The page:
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Decision Tree in Machine Learning

A decision tree is a flowchart-like structure in which each internal node represents a test on a feature (e.g. whether a coin flip comes up heads or tails) , each leaf node represents a class label (decision taken after computing all features) and branches represent conjunctions of features that lead to those class labels. The paths from root to leaf represent classification rules. Below diagram illustrate the basic flow of decision tree for decision making with labels (Rain(Yes), No Rain(No)).

Decision Tree for Rain Forecasting

Decision tree is one of the predictive modelling approaches used in statistics, data mining and machine learning.

Decision trees are constructed via an algorithmic approach that identifies ways to split a data set based on different conditions. It is one of the most widely used and practical methods for supervised learning. Decision Trees are a non-parametric supervised learning method used for both classification and regression tasks.

Tree models where the target variable can take a discrete set of values are called classification trees. Decision trees where the target variable can take continuous values (typically real numbers) are called regression trees. Classification And Regression Tree (CART) is general term for this.

Throughout this post i will try to explain using the examples.

Data Format

Data comes in records of forms.


The dependent variable, Y, is the target variable that we are trying to understand, classify or generalize. The vector x is composed of the features, x1, x2, x3 etc., that are used for that task.


training_data = [
                  ['Green', 3, 'Apple'],
                  ['Yellow', 3, 'Apple'],
                  ['Red', 1, 'Grape'],
                  ['Red', 1, 'Grape'],
                  ['Yellow', 3, 'Lemon'],
 # Header = ["Color", "diameter", "Label"]
 # The last column is the label.
 # The first two columns are features.

Approach to make decision tree

While making decision tree, at each node of tree we ask different type of questions. Based on the asked question we will calculate the information gain corresponding to it.

Information Gain

Information gain is used to decide which feature to split on at each step in building the tree. Simplicity is best, so we want to keep our tree small. To do so, at each step we should choose the split that results in the purest daughter nodes. A commonly used measure of purity is called information. For each node of the tree, the information value measures how much information a feature gives us about the class. The split with the highest information gain will be taken as the first split and the process will continue until all children nodes are pure, or until the information gain is 0.

Asking Question

class Question:
  """A Question is used to partition a dataset.  This class just records a 'column number' (e.g., 0 for Color) and a
  'column value' (e.g., Green). The 'match' method is used to compare
  the feature value in an example to the feature value stored in the
  question. See the demo below.

    def __init__(self, column, value):
      self.column = column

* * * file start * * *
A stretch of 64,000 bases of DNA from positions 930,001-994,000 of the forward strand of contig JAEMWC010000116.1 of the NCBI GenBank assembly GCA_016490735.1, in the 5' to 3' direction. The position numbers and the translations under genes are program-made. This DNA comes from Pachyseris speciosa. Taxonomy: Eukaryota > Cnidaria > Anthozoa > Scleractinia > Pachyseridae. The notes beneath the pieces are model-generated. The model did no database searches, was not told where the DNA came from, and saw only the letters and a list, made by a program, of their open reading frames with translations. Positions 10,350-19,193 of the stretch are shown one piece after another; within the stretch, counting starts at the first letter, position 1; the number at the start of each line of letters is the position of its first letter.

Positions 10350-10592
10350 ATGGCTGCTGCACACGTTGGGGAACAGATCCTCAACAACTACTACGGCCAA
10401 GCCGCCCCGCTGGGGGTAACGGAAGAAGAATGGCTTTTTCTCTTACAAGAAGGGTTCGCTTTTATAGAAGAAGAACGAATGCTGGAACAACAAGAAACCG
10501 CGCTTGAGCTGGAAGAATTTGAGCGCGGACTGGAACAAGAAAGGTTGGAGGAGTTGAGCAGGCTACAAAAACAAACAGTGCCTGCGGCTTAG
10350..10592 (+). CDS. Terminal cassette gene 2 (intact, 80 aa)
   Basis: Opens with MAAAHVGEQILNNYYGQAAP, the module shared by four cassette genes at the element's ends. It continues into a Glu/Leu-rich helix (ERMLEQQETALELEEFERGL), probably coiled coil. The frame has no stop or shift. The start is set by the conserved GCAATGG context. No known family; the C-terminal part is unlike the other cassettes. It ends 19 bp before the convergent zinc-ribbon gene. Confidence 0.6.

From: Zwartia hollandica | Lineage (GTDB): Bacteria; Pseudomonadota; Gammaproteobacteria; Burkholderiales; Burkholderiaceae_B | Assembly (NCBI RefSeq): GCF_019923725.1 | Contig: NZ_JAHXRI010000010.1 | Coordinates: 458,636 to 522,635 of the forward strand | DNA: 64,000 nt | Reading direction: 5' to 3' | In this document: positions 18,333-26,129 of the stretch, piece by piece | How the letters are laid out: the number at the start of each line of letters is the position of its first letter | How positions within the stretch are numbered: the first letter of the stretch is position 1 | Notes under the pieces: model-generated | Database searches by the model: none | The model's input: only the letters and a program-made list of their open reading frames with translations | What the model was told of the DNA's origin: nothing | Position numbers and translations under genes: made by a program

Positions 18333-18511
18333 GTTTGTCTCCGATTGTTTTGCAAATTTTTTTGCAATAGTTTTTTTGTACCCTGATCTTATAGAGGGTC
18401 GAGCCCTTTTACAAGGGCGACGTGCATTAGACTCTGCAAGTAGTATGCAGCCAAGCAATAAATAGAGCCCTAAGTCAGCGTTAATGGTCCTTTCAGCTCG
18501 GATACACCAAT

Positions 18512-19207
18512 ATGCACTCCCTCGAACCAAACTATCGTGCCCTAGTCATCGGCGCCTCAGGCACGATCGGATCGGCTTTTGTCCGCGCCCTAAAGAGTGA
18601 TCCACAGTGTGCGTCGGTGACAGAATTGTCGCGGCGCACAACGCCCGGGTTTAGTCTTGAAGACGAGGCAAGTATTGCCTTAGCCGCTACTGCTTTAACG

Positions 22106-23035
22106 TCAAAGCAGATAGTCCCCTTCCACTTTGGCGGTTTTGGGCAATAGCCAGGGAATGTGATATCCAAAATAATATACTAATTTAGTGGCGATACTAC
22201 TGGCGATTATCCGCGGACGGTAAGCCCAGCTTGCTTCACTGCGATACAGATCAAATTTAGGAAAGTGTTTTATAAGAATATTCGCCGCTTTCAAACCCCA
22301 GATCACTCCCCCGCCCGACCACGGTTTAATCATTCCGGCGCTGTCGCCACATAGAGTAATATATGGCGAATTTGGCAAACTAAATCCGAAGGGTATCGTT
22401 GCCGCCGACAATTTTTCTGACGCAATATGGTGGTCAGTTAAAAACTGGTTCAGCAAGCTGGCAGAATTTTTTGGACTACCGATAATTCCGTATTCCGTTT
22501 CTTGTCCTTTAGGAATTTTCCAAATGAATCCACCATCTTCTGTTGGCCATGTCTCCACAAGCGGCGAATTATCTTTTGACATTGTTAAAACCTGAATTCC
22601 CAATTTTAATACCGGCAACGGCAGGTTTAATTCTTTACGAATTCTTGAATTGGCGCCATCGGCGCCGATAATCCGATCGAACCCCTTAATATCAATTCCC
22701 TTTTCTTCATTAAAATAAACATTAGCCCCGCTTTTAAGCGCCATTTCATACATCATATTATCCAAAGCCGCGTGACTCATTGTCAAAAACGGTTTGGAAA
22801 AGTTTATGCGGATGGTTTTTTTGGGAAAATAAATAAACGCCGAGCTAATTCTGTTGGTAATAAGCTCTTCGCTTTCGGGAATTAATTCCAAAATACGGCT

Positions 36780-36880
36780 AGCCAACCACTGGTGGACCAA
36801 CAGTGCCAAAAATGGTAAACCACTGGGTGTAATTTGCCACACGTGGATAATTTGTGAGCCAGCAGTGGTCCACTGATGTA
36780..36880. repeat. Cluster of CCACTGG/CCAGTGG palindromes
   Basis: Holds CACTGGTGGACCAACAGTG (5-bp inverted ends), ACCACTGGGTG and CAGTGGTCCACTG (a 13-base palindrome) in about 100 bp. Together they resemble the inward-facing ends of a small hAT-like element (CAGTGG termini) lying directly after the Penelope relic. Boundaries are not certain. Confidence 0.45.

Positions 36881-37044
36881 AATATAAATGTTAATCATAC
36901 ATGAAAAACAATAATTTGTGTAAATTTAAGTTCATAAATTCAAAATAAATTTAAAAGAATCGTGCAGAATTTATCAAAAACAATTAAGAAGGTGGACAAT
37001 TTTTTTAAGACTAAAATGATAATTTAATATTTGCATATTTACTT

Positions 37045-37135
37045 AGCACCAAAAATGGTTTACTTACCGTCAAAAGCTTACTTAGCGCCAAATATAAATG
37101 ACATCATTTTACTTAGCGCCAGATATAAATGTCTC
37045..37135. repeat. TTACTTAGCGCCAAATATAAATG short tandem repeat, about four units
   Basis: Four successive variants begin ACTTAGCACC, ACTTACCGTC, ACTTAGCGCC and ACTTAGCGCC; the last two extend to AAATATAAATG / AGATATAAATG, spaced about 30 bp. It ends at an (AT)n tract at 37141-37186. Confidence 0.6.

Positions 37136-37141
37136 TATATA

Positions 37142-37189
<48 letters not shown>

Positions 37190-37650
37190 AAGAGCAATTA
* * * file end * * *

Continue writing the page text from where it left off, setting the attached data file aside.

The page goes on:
self.value = value  

    def match(self, example):
      # Compare the feature value in an example to the
      # feature value in this question.
      val = example[self.column]
      if is_numeric(val):
          return val >= self.value
          return val == self.value  

    def __repr__(self):
      # This is just a helper method to print
      # the question in a readable format.
      condition = "=="
      if is_numeric(self.value):
          condition = ">="
      return "Is %s %s %s?" % (
          header[self.column], condition, str(self.value))

Lets try querying questions and its outputs.

Question(1, 3) ## Is diameter >= 3?
Question(0, "Green") ## Is color == Green?

Now we will try to Partition the dataset based on asked question. Data will be divided into two classes at each steps.

def partition(rows, question):
    """Partitions a dataset.    

    For each row in the dataset, check if it matches the question. If
    so, add it to 'true rows', otherwise, add it to 'false rows'.
    true_rows, false_rows = [], []
    for row in rows:
        if question.match(row):
    return true_rows, false_rows
   # Let's partition the training data based on whether rows are Red.
   true_rows, false_rows = partition(training_data, Question(0, 'Red'))
   # This will contain all the 'Red' rows.
   true_rows ## [['Red', 1, 'Grape'], ['Red', 1, 'Grape']]
   false_rows ## [['Green', 3, 'Apple'], ['Yellow', 3, 'Apple'], ['Yellow', 3, 'Lemon']]

Algorithm for constructing decision tree usually works top-down, by choosing a variable at each step that best splits the set of items. Different algorithms use different metrices for measuring best.

Gini Impurity

First let’s understand the meaning of Pure and Impure.


Pure means, in a selected sample of dataset all data belongs to same class (PURE).


Impure means, data is mixture of different classes.

Definition of Gini Impurity

Gini Impurity is a measurement of the likelihood of an incorrect classification of a new instance of a random variable, if that new instance were randomly classified according to the distribution of class labels from the data set.

If our dataset is Pure then likelihood of incorrect classification is 0. If our sample is mixture of different classes then likelihood of incorrect classification will be high.

Calculating Gini Impurity.

def gini(rows):
    """Calculate the Gini Impurity for a list of rows.

    There are a few different ways to do this, I thought this one was
    the most concise. See:
    counts = class_counts(rows)
    impurity = 1
    for lbl in counts:
        prob_of_lbl = counts[lbl] / float(len(rows))
        impurity -= prob_of_lbl**2
    return impurity


# Demo 1:
    # Let's look at some example to understand how Gini Impurity works.
    # First, we'll look at a dataset with no mixing.
    no_mixing = [['Apple'],
    # this will return 0
    gini(no_mixing) ## output=0
   ## Demo 2:
   # Now, we'll look at dataset with a 50:50 apples:oranges ratio
    some_mixing = [['Apple'],
    # this will return 0.5 - meaning, there's a 50% chance of misclassifying
    # a random example we draw from the dataset.
    gini(some_mixing) ##output=0.5
    ## Demo 3:
    # Now, we'll look at a dataset with many different labels
    lots_of_mixing = [['Apple'],
    # This will return 0.8
    gini(lots_of_mixing) ##output=0.8

Steps for Making decision tree

  • Get list of rows (dataset) which are taken into consideration for making decision tree (recursively at each nodes).

  • Calculate uncertanity of our dataset or Gini impurity or how much our data is mixed up etc.

  • Generate list of all question which needs to be asked at that node.

  • Partition rows into True rows and False rows based on each question asked.